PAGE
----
Saturday 25 September 2021


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What Can a Body Do? How we meet the built world by Sara Hendren    {Reviewed by STELLA}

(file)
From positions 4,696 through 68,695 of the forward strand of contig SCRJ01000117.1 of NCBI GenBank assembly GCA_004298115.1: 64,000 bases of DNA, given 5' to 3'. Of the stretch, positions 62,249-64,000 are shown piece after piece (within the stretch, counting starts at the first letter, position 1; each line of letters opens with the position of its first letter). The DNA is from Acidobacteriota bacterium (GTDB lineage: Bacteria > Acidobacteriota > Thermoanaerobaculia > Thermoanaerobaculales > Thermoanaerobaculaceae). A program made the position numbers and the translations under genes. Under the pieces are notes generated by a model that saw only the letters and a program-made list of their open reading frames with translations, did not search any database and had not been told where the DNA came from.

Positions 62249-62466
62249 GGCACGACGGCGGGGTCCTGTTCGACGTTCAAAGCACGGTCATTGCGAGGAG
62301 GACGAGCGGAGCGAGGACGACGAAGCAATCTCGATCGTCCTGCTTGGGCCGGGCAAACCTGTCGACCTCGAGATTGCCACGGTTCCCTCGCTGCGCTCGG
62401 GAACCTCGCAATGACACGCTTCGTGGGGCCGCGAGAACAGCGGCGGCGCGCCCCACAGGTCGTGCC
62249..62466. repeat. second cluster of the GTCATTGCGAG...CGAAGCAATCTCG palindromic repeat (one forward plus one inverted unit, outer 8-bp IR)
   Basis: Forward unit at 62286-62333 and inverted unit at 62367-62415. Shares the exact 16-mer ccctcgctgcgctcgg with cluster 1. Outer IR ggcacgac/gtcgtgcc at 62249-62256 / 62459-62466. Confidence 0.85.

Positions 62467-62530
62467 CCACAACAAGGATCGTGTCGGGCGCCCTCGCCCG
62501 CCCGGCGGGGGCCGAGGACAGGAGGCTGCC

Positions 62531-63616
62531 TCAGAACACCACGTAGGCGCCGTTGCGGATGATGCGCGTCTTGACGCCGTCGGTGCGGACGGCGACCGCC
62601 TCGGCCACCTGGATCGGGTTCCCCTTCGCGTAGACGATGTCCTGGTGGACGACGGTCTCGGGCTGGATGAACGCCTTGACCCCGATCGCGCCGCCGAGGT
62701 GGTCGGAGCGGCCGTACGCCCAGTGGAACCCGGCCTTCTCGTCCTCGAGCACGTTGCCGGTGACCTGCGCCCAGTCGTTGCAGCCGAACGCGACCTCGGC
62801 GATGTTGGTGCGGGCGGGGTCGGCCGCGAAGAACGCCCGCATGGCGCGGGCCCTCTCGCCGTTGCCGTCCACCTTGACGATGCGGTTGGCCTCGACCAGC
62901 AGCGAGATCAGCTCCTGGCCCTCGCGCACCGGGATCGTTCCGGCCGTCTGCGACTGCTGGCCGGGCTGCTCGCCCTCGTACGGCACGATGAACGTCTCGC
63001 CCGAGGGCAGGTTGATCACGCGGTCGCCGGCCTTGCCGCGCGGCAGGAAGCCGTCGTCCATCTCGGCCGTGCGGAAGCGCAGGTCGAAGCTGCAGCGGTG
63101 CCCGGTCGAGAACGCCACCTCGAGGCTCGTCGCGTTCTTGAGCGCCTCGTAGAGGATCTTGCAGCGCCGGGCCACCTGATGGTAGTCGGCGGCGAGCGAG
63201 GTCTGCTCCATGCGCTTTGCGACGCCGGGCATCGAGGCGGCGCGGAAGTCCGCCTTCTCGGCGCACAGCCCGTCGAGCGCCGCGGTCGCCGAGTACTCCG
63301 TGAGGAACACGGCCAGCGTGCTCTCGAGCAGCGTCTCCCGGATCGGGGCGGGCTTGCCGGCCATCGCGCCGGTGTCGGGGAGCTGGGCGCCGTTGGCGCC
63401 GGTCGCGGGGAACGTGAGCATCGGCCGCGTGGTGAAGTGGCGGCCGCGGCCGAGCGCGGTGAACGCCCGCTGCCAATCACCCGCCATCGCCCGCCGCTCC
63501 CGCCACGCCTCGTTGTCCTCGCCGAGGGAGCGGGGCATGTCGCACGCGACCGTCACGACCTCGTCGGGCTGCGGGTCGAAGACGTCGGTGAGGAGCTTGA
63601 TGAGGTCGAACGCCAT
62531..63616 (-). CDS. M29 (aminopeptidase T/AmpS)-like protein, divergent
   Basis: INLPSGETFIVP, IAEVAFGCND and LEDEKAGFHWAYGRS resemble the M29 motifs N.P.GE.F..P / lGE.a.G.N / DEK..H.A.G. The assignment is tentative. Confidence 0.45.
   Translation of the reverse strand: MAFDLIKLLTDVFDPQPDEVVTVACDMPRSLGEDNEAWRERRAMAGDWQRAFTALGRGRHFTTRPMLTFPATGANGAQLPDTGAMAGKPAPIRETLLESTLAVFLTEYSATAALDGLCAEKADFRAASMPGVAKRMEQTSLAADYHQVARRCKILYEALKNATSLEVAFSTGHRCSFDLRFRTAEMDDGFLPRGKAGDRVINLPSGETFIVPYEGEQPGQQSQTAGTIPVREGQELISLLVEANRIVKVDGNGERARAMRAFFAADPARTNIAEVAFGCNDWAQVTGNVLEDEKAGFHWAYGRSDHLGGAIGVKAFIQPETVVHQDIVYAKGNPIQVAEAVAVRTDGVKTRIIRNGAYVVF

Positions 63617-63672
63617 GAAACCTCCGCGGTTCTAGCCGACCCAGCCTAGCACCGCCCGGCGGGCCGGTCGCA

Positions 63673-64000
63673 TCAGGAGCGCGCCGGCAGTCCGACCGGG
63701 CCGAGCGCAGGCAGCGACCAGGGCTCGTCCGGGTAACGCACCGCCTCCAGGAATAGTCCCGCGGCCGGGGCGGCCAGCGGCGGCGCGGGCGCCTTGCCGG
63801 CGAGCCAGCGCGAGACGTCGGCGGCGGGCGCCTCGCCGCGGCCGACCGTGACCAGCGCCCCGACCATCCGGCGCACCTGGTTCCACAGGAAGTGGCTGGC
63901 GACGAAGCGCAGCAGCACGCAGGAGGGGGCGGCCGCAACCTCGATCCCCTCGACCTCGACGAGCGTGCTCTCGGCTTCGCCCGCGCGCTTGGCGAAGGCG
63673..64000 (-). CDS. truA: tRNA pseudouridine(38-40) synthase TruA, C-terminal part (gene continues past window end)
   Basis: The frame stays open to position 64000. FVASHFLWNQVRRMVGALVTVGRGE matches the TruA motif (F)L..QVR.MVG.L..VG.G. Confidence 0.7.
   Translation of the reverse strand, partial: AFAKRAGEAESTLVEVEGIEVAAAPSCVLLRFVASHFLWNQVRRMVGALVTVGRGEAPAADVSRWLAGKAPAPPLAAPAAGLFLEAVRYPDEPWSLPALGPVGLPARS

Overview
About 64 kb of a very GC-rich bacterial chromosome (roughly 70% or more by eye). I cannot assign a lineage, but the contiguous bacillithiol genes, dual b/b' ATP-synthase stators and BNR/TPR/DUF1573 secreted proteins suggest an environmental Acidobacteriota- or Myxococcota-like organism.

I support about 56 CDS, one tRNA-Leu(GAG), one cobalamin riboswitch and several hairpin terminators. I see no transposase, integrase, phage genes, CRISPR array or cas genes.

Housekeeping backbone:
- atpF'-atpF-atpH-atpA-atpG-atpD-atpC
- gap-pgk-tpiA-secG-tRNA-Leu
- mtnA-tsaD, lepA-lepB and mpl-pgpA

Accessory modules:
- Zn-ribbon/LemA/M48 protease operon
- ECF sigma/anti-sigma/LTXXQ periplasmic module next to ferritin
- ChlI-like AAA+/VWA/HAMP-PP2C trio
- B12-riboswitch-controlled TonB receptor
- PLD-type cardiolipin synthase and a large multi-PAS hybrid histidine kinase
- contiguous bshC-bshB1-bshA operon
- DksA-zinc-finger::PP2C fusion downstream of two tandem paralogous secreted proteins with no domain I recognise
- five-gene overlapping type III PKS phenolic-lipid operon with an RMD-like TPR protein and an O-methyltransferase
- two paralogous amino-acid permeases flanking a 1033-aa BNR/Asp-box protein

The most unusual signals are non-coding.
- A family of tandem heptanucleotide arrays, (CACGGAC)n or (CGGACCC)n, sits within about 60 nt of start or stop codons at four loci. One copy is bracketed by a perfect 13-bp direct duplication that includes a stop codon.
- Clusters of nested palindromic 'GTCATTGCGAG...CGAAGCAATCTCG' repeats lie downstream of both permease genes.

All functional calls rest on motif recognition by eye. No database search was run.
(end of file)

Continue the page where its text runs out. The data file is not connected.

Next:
A book about how we physically meet the world, but so much more. A book about designing for disability and adjustments that we can make, simple as well as complicated, to interact with our built environment. And how the world could change to meet us in new ways. This is an articulate and illuminating exploration filled with intriguing examples of models of designed engagement, with historical precedents and thought-provoking conversations and ideas. Sara Hendren, designer and researcher, takes us across America, to India and The Netherlands in her study of people and innovation. From her classroom of engineering students grappling with a design problem for an art curator to a volunteering programme for community service administered and enacted by disabled teenagers in Boston, to a workshop in Manhattan that makes innovative low-cost cardboard chairs designed for one—specific to that individual’s need, to the experiences of two men — one who uses home-made solutions for his limblessness and the other with a highly technical ‘smart’ arm — in meeting their daily world with ease, and into her own story of having a son with Down’s Syndrome. Hendren travels to India to introduce us to the simple success of a prosthetics industry that uses bicycle parts (replaceable and mendable) to resolve the needs of its inhabitants and the environment they live in. In The Netherlands, she visits a village for dementia residents — a village that has all the hallmarks of freedom with the security required to reassure and to enhance the experiences of the adults who live there. These examples and others build into her discussion of design and its role in contemporary society to give meaning and agency to those that don’t fit in the ‘normative’ structure which statistics and the bell curve have exacerbated in our modern world. Hendren’s thoughtful deliberations about the fallacy of the ‘average’, about what ‘independence’ is, and why the structure of economic capital with its focus on work-as-worth and the constructs of ‘time’ as a measure are drawbacks to all of us, not just the disabled. She underscores her research with disability activism of the past, and she does not shy away from the complexities of the present with its many-faceted arguments and different approaches, including opposing design theories. The case studies are various, and within these we encounter multiple approaches and responses to the body and its abilities and, more importantly, the vagaries, often unnecessarily so, of the built world. Enlivening and insightful, What Can A Body Do? is a study in awareness and a challenge to our ethical commitment, as well as our practical ability, to make a better world for every body.

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